IDEAS home Printed from
   My bibliography  Save this article

Government Debt and Excess Sensitivity of Private Consumption: Estimates from OECD Countries


  • Lorenzo Pozzi
  • Freddy Heylen
  • Maarten Dossche


This article investigates the role of government debt in the degree of excess sensitivity of private consumption to current disposable income. Because this type of excess sensitivity is generally attributed to liquidity constraints, this amounts to a test of the impact of government debt on the amount of credit extended to individuals. Controlling for financial liberalization we find that, for a panel of OECD countries in the 1990s, a high government debt leads to more excess sensitivity. This result supports the idea that a high government debt induces lenders to tighten credit conditions. Our findings survive several robustness checks. (JEL E21, E62, C33) Copyright 2004, Oxford University Press.

Suggested Citation

  • Lorenzo Pozzi & Freddy Heylen & Maarten Dossche, 2004. "Government Debt and Excess Sensitivity of Private Consumption: Estimates from OECD Countries," Economic Inquiry, Western Economic Association International, vol. 42(4), pages 618-633, October.
  • Handle: RePEc:oup:ecinqu:v:42:y:2004:i:4:p:618-633

    Download full text from publisher

    File URL:
    Download Restriction: Access to full text is restricted to subscribers.

    As the access to this document is restricted, you may want to search for a different version of it.

    References listed on IDEAS

    1. Casey B Mulligan, 2000. "Can Monopoly Unionism Explain Publically Induced Retirement?," University of Chicago - George G. Stigler Center for Study of Economy and State 157, Chicago - Center for Study of Economy and State.
    Full references (including those not matched with items on IDEAS)


    Citations are extracted by the CitEc Project, subscribe to its RSS feed for this item.

    Cited by:

    1. G. Peersman & L. Pozzi, 2004. "Determinants of consumption smoothing," Working Papers of Faculty of Economics and Business Administration, Ghent University, Belgium 04/231, Ghent University, Faculty of Economics and Business Administration.
    2. F. Heylen & A. Hoebeeck & T. Buyse, 2011. "Fiscal consolidation, institutions and institutional reform: a multivariate analysis of public debt dynamics," Working Papers of Faculty of Economics and Business Administration, Ghent University, Belgium 11/763, Ghent University, Faculty of Economics and Business Administration.
    3. Berben, Robert-Paul & Brosens, Teunis, 2007. "The impact of government debt on private consumption in OECD countries," Economics Letters, Elsevier, vol. 94(2), pages 220-225, February.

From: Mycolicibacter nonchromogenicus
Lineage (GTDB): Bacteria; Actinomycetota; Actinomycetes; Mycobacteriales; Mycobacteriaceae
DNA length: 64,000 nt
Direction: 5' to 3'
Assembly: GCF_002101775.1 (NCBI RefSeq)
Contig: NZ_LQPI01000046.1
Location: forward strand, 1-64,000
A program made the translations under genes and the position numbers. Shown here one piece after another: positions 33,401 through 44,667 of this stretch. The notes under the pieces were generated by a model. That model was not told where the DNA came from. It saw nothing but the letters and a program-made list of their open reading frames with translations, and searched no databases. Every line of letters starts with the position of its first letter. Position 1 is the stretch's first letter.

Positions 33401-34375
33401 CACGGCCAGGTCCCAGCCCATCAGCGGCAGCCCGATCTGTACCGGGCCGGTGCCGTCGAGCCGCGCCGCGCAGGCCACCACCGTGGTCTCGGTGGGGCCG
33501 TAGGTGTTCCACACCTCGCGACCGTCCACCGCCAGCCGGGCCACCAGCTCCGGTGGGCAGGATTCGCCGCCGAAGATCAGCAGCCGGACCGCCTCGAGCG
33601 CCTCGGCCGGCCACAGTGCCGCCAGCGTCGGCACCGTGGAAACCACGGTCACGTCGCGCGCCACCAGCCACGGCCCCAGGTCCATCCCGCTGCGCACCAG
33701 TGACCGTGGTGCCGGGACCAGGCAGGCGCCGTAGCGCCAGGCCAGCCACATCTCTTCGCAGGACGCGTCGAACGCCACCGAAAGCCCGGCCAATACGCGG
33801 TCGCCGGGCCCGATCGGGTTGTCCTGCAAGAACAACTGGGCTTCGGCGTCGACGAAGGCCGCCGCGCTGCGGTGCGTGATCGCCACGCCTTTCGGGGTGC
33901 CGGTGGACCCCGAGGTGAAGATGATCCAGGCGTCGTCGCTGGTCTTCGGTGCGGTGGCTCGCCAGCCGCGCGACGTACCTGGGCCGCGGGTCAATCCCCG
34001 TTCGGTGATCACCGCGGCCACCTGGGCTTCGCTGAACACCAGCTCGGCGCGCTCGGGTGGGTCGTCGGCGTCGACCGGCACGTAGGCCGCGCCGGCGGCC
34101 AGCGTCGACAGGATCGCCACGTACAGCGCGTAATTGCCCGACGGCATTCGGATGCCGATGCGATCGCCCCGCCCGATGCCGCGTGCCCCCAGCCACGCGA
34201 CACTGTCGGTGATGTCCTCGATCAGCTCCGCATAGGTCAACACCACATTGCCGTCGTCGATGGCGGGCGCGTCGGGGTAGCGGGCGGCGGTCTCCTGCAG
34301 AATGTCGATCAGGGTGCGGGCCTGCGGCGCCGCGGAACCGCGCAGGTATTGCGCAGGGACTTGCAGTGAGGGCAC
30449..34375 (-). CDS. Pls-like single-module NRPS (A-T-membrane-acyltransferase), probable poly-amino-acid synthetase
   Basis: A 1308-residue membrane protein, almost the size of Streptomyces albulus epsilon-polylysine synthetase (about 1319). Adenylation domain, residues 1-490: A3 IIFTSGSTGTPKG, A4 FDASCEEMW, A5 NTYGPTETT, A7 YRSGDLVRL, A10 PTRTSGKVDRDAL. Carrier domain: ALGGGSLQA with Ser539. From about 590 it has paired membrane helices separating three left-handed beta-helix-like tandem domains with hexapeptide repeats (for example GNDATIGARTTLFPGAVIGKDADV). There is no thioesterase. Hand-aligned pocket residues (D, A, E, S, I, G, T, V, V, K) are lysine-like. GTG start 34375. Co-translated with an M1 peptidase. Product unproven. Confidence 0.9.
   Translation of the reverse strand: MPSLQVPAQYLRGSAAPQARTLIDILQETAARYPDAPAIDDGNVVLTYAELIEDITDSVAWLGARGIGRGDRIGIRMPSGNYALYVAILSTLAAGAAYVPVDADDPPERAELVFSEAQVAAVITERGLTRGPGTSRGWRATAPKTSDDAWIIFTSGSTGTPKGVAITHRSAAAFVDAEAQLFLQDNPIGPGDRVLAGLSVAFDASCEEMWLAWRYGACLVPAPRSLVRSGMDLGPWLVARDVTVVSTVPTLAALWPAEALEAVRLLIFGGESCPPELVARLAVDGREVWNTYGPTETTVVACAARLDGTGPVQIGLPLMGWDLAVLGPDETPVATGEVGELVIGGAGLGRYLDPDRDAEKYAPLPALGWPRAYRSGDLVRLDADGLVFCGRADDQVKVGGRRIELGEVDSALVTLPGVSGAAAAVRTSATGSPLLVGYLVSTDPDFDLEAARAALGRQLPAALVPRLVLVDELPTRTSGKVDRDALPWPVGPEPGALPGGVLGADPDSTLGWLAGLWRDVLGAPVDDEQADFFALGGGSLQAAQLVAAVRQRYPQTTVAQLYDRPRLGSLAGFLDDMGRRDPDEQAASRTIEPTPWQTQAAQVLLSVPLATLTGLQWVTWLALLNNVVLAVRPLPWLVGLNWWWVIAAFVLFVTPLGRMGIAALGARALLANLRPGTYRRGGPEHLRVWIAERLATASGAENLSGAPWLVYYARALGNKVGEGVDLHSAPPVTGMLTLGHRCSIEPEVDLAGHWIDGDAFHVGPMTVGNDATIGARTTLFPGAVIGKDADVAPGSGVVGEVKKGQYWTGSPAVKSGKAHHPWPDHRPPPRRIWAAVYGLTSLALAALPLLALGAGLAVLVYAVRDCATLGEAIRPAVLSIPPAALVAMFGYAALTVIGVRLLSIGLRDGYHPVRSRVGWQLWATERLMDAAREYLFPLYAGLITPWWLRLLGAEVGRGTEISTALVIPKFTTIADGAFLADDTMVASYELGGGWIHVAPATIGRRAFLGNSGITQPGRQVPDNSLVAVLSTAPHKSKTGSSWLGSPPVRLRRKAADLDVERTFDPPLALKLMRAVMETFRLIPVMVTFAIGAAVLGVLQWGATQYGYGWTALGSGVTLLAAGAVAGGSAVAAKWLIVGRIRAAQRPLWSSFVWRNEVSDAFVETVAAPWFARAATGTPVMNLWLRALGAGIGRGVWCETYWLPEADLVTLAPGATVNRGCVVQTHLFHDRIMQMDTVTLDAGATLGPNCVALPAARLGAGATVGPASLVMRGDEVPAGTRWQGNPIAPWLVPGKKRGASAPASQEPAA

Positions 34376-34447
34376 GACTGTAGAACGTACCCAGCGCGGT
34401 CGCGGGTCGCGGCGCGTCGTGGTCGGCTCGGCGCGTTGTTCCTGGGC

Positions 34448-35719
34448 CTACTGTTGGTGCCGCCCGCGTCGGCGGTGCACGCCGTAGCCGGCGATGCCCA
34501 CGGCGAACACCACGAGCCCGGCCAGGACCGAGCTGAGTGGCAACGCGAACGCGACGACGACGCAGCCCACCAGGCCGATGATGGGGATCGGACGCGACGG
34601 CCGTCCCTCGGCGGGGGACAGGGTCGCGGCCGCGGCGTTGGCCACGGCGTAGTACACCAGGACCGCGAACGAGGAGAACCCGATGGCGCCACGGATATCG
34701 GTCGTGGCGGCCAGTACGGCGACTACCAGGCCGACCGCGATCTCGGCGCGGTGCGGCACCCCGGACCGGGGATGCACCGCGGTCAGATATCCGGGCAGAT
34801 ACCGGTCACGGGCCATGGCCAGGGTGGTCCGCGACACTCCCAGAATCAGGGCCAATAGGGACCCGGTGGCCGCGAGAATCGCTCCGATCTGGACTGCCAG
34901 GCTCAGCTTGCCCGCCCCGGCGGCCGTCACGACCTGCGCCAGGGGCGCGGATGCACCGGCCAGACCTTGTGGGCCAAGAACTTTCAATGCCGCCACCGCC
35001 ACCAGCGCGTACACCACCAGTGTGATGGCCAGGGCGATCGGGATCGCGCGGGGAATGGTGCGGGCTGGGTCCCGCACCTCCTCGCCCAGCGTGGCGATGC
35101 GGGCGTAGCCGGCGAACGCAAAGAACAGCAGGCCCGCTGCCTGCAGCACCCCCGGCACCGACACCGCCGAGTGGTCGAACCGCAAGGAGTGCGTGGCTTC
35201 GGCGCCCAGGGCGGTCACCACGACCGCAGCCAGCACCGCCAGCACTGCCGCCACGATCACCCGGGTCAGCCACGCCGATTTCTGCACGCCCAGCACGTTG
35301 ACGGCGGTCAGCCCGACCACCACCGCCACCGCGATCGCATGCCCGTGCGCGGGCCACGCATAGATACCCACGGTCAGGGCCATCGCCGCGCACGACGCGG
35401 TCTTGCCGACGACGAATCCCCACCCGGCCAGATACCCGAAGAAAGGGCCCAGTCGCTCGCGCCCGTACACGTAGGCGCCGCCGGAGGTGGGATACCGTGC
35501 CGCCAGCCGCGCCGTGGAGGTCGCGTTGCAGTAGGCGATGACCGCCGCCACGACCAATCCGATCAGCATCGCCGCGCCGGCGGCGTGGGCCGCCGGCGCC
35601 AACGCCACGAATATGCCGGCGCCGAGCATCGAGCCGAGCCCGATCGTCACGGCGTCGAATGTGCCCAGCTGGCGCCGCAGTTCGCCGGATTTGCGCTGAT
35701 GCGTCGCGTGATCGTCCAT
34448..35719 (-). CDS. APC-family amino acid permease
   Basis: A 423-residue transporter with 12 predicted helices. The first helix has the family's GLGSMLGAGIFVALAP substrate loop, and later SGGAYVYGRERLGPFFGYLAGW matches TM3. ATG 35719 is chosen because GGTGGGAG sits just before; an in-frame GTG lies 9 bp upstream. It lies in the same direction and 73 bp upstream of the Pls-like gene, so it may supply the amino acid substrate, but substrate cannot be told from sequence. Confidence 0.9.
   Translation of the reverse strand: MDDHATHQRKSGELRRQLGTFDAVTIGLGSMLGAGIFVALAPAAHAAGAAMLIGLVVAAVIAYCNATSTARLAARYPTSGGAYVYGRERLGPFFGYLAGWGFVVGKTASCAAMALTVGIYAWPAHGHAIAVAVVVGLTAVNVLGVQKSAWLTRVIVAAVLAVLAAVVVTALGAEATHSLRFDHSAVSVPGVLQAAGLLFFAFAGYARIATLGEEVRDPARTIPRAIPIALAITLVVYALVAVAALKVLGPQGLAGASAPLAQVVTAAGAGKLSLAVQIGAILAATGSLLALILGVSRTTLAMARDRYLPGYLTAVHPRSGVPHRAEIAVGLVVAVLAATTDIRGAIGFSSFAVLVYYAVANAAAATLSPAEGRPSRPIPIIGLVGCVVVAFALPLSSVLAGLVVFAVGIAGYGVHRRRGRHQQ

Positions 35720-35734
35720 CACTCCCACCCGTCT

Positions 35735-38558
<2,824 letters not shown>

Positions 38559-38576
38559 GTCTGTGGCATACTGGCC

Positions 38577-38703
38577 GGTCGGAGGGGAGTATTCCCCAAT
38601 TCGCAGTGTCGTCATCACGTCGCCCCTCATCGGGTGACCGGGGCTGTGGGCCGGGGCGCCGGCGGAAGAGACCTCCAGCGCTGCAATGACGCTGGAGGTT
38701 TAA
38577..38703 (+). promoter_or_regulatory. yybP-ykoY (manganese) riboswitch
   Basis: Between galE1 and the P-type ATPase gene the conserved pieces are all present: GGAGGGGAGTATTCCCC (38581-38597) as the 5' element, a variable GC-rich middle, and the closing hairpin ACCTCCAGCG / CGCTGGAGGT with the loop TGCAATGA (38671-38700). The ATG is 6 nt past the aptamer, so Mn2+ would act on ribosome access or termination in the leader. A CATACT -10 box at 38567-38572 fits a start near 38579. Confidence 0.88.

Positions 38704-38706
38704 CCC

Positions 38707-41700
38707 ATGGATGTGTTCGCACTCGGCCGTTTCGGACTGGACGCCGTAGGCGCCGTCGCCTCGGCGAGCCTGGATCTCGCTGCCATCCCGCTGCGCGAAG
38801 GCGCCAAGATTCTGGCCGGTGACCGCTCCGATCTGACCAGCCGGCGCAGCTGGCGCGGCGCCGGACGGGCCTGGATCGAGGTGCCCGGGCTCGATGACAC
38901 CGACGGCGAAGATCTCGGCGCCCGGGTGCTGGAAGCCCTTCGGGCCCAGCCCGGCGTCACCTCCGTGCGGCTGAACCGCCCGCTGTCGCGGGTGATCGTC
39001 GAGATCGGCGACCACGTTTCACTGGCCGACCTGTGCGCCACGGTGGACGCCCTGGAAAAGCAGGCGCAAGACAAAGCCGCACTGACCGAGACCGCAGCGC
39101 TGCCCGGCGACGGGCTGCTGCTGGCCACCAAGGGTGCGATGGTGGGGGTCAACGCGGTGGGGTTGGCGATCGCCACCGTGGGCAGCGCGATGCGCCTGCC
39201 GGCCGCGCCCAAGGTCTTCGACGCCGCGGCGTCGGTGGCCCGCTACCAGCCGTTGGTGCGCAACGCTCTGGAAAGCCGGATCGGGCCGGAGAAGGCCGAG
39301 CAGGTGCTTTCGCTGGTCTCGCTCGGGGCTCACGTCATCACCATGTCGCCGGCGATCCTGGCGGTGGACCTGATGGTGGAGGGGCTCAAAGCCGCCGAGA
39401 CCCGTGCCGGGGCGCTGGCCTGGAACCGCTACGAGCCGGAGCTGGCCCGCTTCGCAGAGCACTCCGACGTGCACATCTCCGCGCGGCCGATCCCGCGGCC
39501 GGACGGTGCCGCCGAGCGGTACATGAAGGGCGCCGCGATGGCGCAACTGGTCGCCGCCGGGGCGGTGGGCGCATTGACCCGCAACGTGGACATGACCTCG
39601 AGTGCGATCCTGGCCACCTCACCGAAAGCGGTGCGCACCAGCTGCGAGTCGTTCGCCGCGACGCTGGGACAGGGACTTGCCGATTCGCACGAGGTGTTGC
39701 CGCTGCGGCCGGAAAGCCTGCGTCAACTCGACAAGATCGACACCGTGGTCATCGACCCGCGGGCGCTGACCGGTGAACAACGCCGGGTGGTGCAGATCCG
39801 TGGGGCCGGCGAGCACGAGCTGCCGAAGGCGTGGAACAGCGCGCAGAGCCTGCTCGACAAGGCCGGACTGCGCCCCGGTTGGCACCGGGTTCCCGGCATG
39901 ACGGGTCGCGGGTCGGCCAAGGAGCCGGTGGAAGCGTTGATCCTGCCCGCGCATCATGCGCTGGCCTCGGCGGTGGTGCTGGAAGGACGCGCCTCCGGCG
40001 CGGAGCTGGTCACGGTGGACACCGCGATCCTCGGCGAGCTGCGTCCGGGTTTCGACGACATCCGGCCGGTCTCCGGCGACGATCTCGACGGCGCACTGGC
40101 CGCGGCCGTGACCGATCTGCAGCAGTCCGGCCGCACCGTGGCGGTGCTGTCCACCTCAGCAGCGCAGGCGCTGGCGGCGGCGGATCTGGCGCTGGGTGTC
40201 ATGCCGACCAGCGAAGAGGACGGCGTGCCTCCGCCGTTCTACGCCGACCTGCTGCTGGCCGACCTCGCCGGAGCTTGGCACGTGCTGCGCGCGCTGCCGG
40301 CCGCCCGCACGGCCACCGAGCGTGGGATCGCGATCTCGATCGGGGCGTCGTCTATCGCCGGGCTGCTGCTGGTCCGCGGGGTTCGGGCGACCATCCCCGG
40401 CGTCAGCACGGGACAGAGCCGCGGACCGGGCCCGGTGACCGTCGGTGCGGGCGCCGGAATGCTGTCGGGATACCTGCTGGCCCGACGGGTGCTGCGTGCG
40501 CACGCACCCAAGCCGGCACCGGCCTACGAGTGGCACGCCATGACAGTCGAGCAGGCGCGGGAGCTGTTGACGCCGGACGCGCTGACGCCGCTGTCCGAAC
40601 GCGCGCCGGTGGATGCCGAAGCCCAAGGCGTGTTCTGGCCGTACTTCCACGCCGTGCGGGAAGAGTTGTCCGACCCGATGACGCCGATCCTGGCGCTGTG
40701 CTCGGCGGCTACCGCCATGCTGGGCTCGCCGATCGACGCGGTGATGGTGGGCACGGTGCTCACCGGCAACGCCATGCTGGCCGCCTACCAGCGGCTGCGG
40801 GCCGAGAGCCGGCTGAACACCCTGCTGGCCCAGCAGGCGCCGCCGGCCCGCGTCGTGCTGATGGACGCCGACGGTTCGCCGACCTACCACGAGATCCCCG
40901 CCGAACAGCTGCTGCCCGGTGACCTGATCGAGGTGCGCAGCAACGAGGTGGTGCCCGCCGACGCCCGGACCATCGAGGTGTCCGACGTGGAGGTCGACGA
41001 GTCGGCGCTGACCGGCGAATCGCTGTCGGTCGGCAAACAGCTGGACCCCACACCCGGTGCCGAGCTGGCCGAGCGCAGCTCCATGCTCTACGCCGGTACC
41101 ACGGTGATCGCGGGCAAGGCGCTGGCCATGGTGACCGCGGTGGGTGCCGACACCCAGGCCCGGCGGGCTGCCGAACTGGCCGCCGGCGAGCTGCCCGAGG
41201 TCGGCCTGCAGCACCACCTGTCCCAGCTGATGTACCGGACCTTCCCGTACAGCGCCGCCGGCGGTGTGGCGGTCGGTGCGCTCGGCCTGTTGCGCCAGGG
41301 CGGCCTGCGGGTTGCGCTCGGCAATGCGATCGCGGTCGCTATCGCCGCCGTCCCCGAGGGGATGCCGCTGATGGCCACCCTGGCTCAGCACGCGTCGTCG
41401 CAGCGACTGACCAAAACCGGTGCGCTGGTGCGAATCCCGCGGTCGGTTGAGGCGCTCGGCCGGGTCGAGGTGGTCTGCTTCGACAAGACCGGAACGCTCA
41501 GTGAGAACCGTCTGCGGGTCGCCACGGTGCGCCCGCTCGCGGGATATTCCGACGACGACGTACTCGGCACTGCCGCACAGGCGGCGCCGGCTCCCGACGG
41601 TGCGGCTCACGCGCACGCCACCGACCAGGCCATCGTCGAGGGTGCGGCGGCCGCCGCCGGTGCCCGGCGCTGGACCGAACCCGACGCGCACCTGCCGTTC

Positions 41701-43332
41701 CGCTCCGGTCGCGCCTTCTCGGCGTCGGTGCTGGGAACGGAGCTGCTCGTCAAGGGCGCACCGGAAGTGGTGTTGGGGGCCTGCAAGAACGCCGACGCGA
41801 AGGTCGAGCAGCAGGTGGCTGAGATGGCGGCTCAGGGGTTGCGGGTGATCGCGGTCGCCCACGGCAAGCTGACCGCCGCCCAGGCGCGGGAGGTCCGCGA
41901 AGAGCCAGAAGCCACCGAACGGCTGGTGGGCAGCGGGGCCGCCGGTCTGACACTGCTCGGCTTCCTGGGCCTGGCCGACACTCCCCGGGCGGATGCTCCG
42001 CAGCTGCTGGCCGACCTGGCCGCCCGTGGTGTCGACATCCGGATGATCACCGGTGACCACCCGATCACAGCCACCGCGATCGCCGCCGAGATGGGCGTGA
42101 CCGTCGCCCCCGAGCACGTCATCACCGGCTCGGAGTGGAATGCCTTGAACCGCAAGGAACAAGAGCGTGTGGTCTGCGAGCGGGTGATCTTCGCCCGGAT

4. Heylen, Freddy & Hoebeeck, Annelies & Buyse, Tim, 2013. "Government efficiency, institutions, and the effects of fiscal consolidation on public debt," European Journal of Political Economy, Elsevier, vol. 31(C), pages 40-59.
    5. Tomas Havranek & Anna Sokolova, 2016. "Do Consumers Really Follow a Rule of Thumb? Three Thousand Estimates from 130 Studies Say “Probably Not”," Working Papers IES 2016/15, Charles University Prague, Faculty of Social Sciences, Institute of Economic Studies, revised Jul 2016.
    6. Gert Peersman & Lorenzo Pozzi, 2008. "Business Cycle Fluctuations and Excess Sensitivity of Private Consumption," Economica, London School of Economics and Political Science, vol. 75(299), pages 514-523, August.
    7. Yoichi Matsubayashi & Takao Fujii, 2012. "Substitutability of Savings by Sectors: OECD Experiences," Discussion Papers 1215, Graduate School of Economics, Kobe University.

    More about this item

    JEL classification:

    • E21 - Macroeconomics and Monetary Economics - - Consumption, Saving, Production, Employment, and Investment - - - Consumption; Saving; Wealth
    • E62 - Macroeconomics and Monetary Economics - - Macroeconomic Policy, Macroeconomic Aspects of Public Finance, and General Outlook - - - Fiscal Policy
    • C33 - Mathematical and Quantitative Methods - - Multiple or Simultaneous Equation Models; Multiple Variables - - - Models with Panel Data; Spatio-temporal Models


    Access and download statistics


    All material on this site has been provided by the respective publishers and authors. You can help correct errors and omissions. When requesting a correction, please mention this item's handle: RePEc:oup:ecinqu:v:42:y:2004:i:4:p:618-633. See general information about how to correct material in RePEc.

    For technical questions regarding this item, or to correct its authors, title, abstract, bibliographic or download information, contact: (Oxford University Press) or (Christopher F. Baum). General contact details of provider: .

    If you have authored this item and are not yet registered with RePEc, we encourage you to do it here. This allows to link your profile to this item. It also allows you to accept potential citations to this item that we are uncertain about.

    We have no references for this item. You can help adding them by using this form .

    If you know of missing items citing this one, you can help us creating those links by adding the relevant references in the same way as above, for each refering item. If you are a registered author of this item, you may also want to check the "citations" tab in your RePEc Author Service profile, as there may be some citations waiting for confirmation.

    Please note that corrections may take a couple of weeks to filter through the various RePEc services.

    IDEAS is a RePEc service hosted by the Research Division of the Federal Reserve Bank of St. Louis . RePEc uses bibliographic data supplied by the respective publishers.